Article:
Editorial: Cougar sanctuary? Just another ridiculous attempt to circumvent the new housing law
When the wealthy suburb of Woodside on the San Francisco peninsula declared itself a habitat for cougars, it was such a shameless ploy to exempt itself from a new state law allowing greater housing density than even the Pumas’ defenders didn’t buy it.
But more importantly, neither did California Atty. Gen. Rob Bonta, who sent the city a letter Sunday telling officials that excuse wasn’t going to fly. After the letter – and much bad publicity caused by a story in the almanaca local newspaper – city officials wisely retreated from their position as quickly as a frightened mountain lion returned to the desert.
Since the passage last year of Senate Bill 9, the controversial law that allows up to four units on a single-family home lot, cities across the state have tried to cobble together ways around the problem. or to impose strict standards that could discourage owners from undertaking the construction project. For example, a new prescription in Los Altos Hills regulates exterior wall and lighting color, prohibits rooftop patios, and requires a hedge along the lot line near SB Unit 9.
At one point, the Pasadena Community Planning and Development Department urged the Pasadena City Council to investigate “a city-wide historical overlay.” (Historic districts are exempt from SB 9.) The animus for the housing density law is so intense that there is a campaign to secure a measure on the November ballot allowing local cities and counties to override state zoning laws. The Southern California Regional Council Assn. governments overwhelmingly endorsed it.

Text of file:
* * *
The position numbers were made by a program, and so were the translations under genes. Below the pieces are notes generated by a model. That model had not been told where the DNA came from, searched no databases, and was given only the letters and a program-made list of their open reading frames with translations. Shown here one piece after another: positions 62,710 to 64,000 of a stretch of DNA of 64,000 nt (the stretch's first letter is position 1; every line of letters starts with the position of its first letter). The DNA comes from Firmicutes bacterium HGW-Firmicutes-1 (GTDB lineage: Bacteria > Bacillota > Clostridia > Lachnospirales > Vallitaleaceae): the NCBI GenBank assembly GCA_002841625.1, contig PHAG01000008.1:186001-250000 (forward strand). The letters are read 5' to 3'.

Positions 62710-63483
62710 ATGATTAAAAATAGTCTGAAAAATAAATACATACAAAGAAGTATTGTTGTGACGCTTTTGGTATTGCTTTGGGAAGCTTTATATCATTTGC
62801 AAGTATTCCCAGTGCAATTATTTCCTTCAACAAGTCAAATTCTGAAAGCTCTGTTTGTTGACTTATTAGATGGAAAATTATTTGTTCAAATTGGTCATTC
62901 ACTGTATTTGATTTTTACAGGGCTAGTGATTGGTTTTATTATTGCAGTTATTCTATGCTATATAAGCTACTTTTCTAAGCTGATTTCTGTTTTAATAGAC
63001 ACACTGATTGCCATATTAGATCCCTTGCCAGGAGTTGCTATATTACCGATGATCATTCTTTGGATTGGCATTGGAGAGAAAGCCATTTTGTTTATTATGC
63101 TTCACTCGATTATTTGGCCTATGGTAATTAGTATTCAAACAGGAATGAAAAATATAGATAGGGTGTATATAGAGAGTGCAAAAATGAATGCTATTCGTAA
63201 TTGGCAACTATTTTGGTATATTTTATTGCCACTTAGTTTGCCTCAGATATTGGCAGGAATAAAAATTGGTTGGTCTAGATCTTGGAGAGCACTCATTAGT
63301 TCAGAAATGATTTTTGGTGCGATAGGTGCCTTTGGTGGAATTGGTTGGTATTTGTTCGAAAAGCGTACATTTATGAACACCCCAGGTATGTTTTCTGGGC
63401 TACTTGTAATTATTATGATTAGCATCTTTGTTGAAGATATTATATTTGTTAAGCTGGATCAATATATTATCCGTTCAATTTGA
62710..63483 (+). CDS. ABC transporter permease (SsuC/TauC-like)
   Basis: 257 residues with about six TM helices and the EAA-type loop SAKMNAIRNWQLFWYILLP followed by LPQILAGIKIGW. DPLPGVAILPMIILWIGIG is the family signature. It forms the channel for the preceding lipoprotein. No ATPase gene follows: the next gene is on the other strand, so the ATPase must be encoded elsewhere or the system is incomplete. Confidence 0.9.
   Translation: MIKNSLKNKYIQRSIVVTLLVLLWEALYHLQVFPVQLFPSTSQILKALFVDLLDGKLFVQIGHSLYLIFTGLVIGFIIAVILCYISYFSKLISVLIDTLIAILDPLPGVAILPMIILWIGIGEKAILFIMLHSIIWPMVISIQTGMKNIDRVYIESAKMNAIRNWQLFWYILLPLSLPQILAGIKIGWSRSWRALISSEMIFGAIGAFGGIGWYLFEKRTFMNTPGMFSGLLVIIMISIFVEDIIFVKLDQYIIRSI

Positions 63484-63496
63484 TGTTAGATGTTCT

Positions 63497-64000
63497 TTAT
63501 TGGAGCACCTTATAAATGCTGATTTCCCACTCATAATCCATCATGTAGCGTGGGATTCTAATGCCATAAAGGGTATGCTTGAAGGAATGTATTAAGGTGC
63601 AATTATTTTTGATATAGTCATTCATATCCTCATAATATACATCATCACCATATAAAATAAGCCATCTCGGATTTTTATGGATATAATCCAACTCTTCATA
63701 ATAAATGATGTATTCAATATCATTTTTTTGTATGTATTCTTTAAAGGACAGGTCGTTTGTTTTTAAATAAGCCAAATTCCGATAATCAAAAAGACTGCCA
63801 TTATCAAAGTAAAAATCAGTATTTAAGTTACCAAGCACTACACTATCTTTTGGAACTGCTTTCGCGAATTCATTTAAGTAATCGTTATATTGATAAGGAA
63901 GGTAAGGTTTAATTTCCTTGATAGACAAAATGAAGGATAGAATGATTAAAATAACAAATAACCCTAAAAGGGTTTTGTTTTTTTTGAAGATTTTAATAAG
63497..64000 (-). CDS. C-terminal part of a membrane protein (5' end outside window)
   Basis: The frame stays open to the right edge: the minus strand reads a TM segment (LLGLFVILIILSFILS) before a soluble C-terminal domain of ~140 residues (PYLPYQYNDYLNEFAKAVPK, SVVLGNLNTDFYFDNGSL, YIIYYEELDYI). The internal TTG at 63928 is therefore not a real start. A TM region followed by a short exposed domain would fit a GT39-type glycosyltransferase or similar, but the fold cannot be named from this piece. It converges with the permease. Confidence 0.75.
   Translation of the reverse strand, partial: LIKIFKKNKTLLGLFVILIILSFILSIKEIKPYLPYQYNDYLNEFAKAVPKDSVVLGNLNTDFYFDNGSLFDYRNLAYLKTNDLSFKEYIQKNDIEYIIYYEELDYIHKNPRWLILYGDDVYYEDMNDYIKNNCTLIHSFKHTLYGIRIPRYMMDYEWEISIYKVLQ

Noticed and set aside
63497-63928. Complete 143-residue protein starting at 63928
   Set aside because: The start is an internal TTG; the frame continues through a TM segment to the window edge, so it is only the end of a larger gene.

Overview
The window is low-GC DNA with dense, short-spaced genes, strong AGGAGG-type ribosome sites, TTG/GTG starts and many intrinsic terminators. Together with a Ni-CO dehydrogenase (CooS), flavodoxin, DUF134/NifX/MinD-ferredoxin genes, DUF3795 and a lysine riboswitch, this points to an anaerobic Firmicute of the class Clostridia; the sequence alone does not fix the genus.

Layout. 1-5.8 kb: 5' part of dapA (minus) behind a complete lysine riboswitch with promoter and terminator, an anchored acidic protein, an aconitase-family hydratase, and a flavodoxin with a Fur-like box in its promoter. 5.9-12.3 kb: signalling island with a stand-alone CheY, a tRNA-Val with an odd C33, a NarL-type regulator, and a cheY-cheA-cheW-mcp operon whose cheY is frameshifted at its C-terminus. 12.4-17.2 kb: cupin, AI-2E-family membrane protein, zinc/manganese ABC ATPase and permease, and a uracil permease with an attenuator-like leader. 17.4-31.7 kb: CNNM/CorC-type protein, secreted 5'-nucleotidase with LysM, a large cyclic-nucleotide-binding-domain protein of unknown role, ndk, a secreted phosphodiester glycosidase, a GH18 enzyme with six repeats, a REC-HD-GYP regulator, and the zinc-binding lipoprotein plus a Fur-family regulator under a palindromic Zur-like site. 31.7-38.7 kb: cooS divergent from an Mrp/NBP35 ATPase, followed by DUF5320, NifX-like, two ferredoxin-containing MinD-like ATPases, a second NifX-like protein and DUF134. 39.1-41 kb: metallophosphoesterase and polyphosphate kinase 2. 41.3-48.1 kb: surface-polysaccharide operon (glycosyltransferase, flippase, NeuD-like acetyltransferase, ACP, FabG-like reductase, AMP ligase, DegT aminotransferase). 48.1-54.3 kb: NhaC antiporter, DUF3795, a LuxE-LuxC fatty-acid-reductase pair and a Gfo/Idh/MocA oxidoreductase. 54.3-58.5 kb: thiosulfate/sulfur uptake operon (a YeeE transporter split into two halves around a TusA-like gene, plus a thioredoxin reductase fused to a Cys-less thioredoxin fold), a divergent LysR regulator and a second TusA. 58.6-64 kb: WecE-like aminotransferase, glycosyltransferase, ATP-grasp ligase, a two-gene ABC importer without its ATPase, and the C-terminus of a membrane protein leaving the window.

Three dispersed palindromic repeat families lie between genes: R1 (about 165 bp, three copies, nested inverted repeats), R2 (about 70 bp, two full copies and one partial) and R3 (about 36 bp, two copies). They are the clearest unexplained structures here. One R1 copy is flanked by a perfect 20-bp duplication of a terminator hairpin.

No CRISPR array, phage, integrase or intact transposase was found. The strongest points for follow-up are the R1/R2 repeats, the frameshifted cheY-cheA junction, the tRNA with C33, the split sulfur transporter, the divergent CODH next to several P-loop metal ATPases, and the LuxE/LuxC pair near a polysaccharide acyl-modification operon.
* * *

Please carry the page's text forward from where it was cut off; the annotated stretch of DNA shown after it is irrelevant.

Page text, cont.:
But pretending to be in wildlife habitat is among the most devious strategies. Yes, Woodside is part of the quarter of the state identified as the range of certain mountain lion populations for which the Mountain Lion Foundation and the Center for Biological Diversity seek protection under the California Endangered Species Act. A decision on this is expected this year.
But that doesn’t mean that every patch of land in this range is mountain lion habitat where the animals find shelter and food. Cougars may roam neighborhoods in the dead of night, but that doesn’t mean those neighborhoods are real habitat.
In fact, although Woodside contains a lion habitat, it does not extend to the entire town. “A blanket ban on adding an additional unit to an already developed parcel anywhere in the city is neither required by the California Endangered Species Act nor does it contribute to the protection of mountain lions,” the Mountain Lion Foundation said. in a press release. declaration.
Also, SB 9 is about filling, not spreading. Like Bonta explains in his letter For the city manager, restricting the production of housing in developed areas “would increase the likelihood of exurban sprawl which would negatively affect the habitat of cougars”.
He is right. Building more homes farther from urban centers encroaches on forests, foothills, and wilderness and impacts all manner of wildlife, such as tree-nesting birds or mountain lions roaming for territory.
Good for Bonta for calling Woodside town officials so quickly and letting them know their ordinance was illegal. It was an easy call in a high-profile, obviously ridiculous case.
Now, we want to see the Attorney General and other state officials show the same resolve to crack down on municipalities that try to overturn SB 9 in more mundane and subtle ways that might fly under the public radar.